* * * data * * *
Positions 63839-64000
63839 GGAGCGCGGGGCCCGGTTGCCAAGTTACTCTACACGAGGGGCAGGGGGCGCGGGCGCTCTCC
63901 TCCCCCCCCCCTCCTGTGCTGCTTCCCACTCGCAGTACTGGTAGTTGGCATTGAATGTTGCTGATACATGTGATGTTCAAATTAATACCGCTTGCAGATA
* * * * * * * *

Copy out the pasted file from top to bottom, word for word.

Positions 63839-64000
63839 GGAGCGCGGGGCCCGGTTGCCAAGTTACTCTACACGAGGGGCAGGGGGCGCGGGCGCTCTCC
63901 TCCCCCCCCCCTCCTGTGCTGCTTCCCACTCGCAGTACTGGTAGTTGGCATTGAATGTTGCTGATACATGTGATGTTCAAATTAATACCGCTTGCAGATA